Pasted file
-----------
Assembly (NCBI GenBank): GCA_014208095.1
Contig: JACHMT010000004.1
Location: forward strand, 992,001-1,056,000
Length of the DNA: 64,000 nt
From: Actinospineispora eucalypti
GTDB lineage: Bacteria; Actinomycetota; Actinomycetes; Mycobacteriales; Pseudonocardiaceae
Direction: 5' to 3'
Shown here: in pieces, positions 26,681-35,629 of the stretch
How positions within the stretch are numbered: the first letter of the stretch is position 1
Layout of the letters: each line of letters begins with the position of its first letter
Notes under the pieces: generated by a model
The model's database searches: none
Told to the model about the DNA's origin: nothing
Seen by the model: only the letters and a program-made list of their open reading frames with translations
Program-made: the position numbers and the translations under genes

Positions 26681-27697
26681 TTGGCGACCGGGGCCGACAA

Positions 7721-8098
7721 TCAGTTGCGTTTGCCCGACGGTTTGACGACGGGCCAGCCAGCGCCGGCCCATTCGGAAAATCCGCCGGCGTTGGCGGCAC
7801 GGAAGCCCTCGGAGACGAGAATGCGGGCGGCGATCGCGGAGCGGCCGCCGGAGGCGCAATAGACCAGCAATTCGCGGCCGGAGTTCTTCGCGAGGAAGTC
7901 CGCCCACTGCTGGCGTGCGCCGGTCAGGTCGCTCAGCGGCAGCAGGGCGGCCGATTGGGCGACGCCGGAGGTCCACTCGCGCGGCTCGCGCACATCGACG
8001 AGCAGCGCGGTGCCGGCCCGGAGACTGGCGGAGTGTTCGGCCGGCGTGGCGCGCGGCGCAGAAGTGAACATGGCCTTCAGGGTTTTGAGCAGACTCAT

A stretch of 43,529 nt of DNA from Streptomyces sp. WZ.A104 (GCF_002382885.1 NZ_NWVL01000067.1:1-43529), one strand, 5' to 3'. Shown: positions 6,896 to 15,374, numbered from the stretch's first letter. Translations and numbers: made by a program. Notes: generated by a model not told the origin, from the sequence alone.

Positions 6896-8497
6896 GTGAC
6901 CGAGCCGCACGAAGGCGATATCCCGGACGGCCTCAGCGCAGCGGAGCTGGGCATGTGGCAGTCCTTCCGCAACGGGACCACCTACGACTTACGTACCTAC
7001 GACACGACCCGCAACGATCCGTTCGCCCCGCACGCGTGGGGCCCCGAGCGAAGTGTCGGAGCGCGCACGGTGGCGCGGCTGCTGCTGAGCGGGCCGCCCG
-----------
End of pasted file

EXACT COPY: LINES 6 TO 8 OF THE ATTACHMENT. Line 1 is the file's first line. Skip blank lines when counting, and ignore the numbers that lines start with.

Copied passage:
GTDB lineage: Bacteria; Actinomycetota; Actinomycetes; Mycobacteriales; Pseudonocardiaceae
Direction: 5' to 3'
Shown here: in pieces, positions 26,681-35,629 of the stretch